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Philadelphia Mayor Proposes Sugar Tax on Soda instead of Putting Government on Spending Diet

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Published on: March 15, 2016

Whether it is the federal government or the State government, officials in government are under the impression they have every right to make decisions for the individual that would make us safer, healthier and poorer. States mandated seat belts. Those who are in violation of the law receive a ticket and fine from law enforcement officers. Government has limited authority. No authority is given to government to legislate or mandate compulsory actions interfering with an individual’s personal choice. States are pushing for mandatory vaccines, which again is a personal choice. But, that does not stop government from interfering with the choices individuals have the right to make without government interference.

Case in point: If Philadelphia Mayor Jim Kenney gets his way, a three-cent tax will be imposed on every ounce of soda drinks containing sugar. According to the Daily Caller, the tax on soda could bring into the city coffers as much as $400 million over the next five years for “education initiatives and recreational facilities.” It is part of Kenney’s $4.17 billion spending plan. The city council has historically fought the introduction of soda taxes, as was seen with Kenney’s predecessor, Michael Nutter.

The Daily Caller reports:

The proposed tax will be levied on distributors, but the beverage industry claims the cost will be passed directly onto consumers — as it was in Berkeley, Cali.

“Soda tax proponents are asking us to suspend normal assumptions about human behavior and simply assume that people who reduce soda consumption to avoid the tax, won’t just make their own sugary drinks and won’t replace the calories with other high-calorie foods or drinks,” said head of the risk analysis division at the National Center for Public Policy Research Jeff Stier.

A UK Institute of Economic Affairs (IEA) research note indicated there are “no credible studies to date” showing a significant impact of soda taxes on obesity. In fact, these taxes were found to be inefficient and affect the poor hardest. The institute cited Denmark’s “fat tax” as an example.

Denmark’s introduction of the “fat tax” occurred in December 2011. The tax proved itself as hugely unpopular and ineffective, “with people switching to cheaper brands or buying the products they preferred from across the border, that it was repealed in January 2013.”

IEA head of lifestyle economics and the research note’s author, Christopher Snowdon, wrote that consumers would often switch to a cheaper brand or buy from a cheaper store as behavioral responses to higher taxes. This results in the “consumption of inferior goods rather than the consumption of fewer calories.” Snowdon indicated there was no impact on obesity or health outcomes found as a result of sugary soda consumption. Moreover, “early evidence from Mexico suggests that a ten percent tax on sugary drinks led to an average daily decline in consumption of 36 ml [just over one ounce] per person.”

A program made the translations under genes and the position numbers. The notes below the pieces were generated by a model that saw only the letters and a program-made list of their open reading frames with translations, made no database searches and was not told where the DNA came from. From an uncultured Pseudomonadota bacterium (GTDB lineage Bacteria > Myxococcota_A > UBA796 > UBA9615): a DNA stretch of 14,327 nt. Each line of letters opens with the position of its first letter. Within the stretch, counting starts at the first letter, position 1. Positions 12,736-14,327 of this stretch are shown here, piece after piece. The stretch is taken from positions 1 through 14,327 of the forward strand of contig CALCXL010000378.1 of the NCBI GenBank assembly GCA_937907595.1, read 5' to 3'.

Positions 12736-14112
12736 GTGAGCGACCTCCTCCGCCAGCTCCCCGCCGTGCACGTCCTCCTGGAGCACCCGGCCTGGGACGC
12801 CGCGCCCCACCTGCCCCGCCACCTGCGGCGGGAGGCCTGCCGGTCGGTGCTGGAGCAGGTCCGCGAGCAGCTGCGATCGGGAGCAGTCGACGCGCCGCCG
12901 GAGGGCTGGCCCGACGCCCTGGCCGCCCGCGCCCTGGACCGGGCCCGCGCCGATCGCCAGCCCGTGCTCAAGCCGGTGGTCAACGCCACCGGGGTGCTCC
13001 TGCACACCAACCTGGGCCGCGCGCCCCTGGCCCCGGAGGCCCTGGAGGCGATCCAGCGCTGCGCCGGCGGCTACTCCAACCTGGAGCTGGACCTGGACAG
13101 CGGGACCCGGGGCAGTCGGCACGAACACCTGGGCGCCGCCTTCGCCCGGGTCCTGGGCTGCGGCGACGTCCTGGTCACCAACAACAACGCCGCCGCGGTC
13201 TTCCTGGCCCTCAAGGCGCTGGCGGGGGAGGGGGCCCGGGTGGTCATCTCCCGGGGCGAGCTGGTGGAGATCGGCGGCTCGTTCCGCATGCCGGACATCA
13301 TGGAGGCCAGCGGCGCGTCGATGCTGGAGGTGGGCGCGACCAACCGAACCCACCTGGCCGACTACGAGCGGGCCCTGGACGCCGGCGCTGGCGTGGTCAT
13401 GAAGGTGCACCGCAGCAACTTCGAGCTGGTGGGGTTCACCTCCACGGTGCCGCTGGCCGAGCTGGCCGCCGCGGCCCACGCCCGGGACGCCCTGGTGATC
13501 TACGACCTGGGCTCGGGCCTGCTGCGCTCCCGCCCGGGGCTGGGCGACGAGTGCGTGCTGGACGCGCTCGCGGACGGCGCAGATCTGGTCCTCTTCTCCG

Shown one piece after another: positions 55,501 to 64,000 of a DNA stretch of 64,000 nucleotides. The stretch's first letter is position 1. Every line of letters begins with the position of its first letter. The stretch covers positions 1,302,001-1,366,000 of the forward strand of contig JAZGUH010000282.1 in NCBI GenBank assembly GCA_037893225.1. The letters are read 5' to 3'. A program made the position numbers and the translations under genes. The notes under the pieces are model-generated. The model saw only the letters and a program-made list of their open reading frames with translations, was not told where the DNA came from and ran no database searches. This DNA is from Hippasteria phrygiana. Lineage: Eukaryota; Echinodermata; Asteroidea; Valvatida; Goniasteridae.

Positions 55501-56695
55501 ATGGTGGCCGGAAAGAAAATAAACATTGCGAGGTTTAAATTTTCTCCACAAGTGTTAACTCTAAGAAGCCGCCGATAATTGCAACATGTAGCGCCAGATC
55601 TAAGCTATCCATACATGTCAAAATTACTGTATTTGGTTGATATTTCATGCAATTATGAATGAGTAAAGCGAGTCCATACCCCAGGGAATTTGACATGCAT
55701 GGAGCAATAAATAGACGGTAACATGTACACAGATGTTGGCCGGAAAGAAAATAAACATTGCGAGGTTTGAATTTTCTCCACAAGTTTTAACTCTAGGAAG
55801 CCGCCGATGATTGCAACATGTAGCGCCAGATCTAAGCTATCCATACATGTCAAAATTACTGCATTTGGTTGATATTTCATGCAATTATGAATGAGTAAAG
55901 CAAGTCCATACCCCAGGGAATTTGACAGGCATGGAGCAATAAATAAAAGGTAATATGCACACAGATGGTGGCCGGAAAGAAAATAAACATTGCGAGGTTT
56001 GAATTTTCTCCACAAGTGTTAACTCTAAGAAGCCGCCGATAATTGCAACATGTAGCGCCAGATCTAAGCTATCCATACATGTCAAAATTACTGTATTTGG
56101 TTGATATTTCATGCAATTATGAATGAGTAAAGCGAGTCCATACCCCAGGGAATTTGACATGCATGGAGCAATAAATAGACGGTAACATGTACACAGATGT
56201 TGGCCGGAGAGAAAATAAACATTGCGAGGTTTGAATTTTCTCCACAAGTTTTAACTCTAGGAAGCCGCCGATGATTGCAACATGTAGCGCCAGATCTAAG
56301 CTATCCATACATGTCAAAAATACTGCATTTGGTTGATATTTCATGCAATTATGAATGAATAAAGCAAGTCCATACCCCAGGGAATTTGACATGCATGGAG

This is the equivalent of approximately 16 calories or a “drop in the caloric ocean.” To prevent obesity, one has to calculate the number of calories needed daily based on body type, gender, activity level, etc., account for the loss of 500 calories per day due to breathing and average activity, then reduce that total by approximately 300 – 500 calories per day to prevent obesity.

Snowdon concludes by citing a systematic review of 880 studies that found “the public health case for using economic instruments to promote dietary and physical activity behavior change may be less compelling than some proponents have claimed.”

This is about squeezing another hard-earned dime out of consumers to place in the government coffers for these crooks to spend as they see fit. No authority is given to government to “regulate,” interfere or control someone’s choice of food to prevent obesity or health conditions resulting from poor eating habits. And, the ability to levy taxes certainly was not intended for government at any level to tax into oblivion its citizens; although, that is what government has adopted in order to increase their coffers instead of curbing the spending.

If an individual wants to eat a five-pound bag of sugar, the individual can eat a five-pound bag of sugar. It isn’t recommended due to adverse effects on one’s health, but government does not have the authority to interfere in your choice through any means, even a tax. Yet, Americans see more and more that government is wheedling its way into every individual choice and inherent right.

Remember the mayor of New York City limiting the ounces of soda that could be sold because of health concerns? People circumvented that little ordinance. It prevented nothing. It was a means of control, nothing more. But, this proposal by Kenney is nothing more than bilking the public of more money to fund projects instead of trimming the fat in the government monetary diet. Government is a glutton that has grown fat off the monetary diet it increasingly extracts from the public without exercising some form of “maintenance.”

Philadelphia residents should tell Kenney and the city council the city needs to go on a “monetary maintenance” diet since government has grown fat and lazy, extracting more from the people than it responsibly returns.

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